It will only get interesting once Canon shows off a "pro" version. Lot of good tech there but in a package that is either a no-go for the pro crowd or only a good sidekick to a future better Canon MILC.

I really believe we are the point of meh! now. Once the novelty wears off (which happens faster and faster) you realize the new toy is not going to do anything for you that can't already be done by what you've got.

Looks like a camera for the soccer mom. The only thing the new Canon has going for it is the size of the sensor, but as we all know, size is everything ;)

The big failing, of course, is no viewfinder, nor the ability to add one. Although it looks wierd with the white lenses (size wise), it would be hard to hand hold and shoot with the LCD screen. It woud work on a tripod probably. I just went from Caon to Panasonic (gh2).

What this says to me is that it costs several Benjamins more than Sony's NEX 3f for about the same features and, presumably, IQ.

The lack of in-camera stabilization makes it hard for me to get excited by this new little Canon. I think the Oly EM-5 comes in at close to the same price point and offers too many advantages over this Canon, one of the chief ones being the 5-way IBIS. (Especially for us aging photographers with increasingly less steady hands!)

Rod Graham

@Speed, that's what I was thinking and what many commenters here seem to be missing... This isn't just a mirrorless, this is a mirrorless with access to a hell of a lot of lenses. (Not just Canon, but 3rd party as well.)

But not having a viewfinder does seem an odd design choice... point-n-shooters upgrading won't miss it, they're used to composing with a screen. But those more on the prosumer end and used to viewfinders, will likely find that off putting.

(And Canon, if we're into bold moves - how about an EOS rangefinder?)

For a simple camera, just see what Canon did :
Two dials, one for shutter, the other for aperture. And a rather large viewfinder.
Who needs more than that?

It suffers the same problem as Nex with lenses that are too big, and at the same time the sensor isn't big enough to be the Leica killer everyone wants. As you put it before, micro 4/3 hits the sweet spot.

The new little 90EX flash they introduced for the EOS-M would have been a great addition to a DSLR (especially the 5D, which has no built-in flash) if only Canon had given it the ability to swivel and rotate.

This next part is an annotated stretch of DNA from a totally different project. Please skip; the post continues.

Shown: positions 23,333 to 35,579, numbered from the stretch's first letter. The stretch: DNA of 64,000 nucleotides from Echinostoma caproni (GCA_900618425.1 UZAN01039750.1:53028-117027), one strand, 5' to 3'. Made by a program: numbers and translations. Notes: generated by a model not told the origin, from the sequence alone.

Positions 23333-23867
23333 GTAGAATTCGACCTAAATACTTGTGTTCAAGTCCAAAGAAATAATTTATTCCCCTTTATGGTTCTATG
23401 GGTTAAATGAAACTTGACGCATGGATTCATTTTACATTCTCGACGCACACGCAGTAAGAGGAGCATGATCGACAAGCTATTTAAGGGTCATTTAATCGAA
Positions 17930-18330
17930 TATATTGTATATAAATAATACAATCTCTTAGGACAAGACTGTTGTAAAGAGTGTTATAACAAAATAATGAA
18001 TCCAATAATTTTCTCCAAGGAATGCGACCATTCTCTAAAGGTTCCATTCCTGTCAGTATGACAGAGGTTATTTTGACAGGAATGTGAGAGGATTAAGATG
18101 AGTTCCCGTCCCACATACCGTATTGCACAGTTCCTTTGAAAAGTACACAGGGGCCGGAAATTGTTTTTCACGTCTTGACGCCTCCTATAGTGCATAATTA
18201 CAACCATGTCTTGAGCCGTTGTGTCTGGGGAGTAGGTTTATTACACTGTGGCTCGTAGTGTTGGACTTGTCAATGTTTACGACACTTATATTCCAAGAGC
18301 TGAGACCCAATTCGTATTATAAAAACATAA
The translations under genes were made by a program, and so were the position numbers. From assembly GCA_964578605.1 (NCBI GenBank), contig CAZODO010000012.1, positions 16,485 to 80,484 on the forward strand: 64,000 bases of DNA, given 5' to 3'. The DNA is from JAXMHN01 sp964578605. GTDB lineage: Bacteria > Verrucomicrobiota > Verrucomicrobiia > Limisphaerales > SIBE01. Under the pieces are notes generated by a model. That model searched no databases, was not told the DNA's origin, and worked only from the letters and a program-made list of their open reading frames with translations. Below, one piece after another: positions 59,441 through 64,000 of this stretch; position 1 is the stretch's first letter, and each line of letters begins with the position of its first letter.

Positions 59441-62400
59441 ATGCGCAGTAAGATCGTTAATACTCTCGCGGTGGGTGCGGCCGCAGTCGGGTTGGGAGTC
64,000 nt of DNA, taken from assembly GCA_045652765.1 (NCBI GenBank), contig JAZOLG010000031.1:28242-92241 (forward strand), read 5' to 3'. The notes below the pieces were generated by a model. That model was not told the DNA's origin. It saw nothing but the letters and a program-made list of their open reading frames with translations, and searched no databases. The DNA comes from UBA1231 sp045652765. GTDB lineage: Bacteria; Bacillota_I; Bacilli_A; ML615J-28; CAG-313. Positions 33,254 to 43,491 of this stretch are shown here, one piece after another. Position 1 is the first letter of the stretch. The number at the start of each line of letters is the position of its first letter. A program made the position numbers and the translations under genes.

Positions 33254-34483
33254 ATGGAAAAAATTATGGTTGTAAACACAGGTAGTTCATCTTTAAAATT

Two additional thoughts.

(1) Offering no body-zoom kit gives the game away. Canon wants people who buy these to already have an EF-format kit zoom. DSLR users will want the thing with the pancake prime. Digicam upgraders will want it with a kit zoom, and they can't have that. This is a tourniquet to keep EF-format gear off the used market.

(2) What are this camera's selling points? I mean that seriously. If you want a larg-ish sensor then Nex has a much more feature-rich lineup with (cough) more lenses to choose from (cough cough). Nikon has 'small' cornered and its on-chip PDAF is quite good. It is about distinctive as the beer that you found at a WWII PX that said 'BEER' on the can.

If you can live with a slightly smaller sensor then there seems to be very little reason to choose this over price competitors in any other mirrorless system.

@ NikoJorj: I see that the 2006 EF-M had a film door. Talk about retro styling!

I like Thom Hogan’s take on this: “Welcome, Canon. Seriously.”
I like it precisely because of the analogy with the introduction of the IBM PC.
Like then, the innovators have prepared the groundwork. Now the 400 kg gorilla moves in to claim the ground.
Like the IBM PC, this Canon looks over-cautious, expensive, under-designed. If pictures are anything to go by, irksomely under-designed. Sigma wouldn’t have got away with it. Neither would Ricoh/Pentax.

Now, its image quality may well be stellar, who knows?
But I remember the great cameras of the past: Leica M, Nikon F, Olympus OM, Hasselblad C/M. Each had its quirks, but their design exuded integrity. Integrity is a necessary quality in a tool. For one thing, it gives you something to live up to when you take it in your hands. Again, just judging it by the pictures, this EOS M is not a tool I would crave to take in my hands.

It's probably gong to be a killer, since just last week I ordered a Sony RX100.